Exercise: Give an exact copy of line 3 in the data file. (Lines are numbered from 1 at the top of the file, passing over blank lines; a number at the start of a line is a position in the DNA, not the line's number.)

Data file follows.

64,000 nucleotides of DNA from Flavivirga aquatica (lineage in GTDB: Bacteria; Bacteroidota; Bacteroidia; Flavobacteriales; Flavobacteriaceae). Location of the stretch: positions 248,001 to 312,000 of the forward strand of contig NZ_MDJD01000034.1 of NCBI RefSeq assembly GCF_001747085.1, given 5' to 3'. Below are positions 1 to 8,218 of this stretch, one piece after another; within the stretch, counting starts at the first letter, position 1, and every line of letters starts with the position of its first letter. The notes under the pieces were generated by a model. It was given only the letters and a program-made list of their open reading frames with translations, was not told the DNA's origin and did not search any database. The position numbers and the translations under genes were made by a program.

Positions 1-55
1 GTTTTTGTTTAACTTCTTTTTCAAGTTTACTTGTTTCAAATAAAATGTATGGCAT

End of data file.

1 GTTTTTGTTTAACTTCTTTTTCAAGTTTACTTGTTTCAAATAAAATGTATGGCAT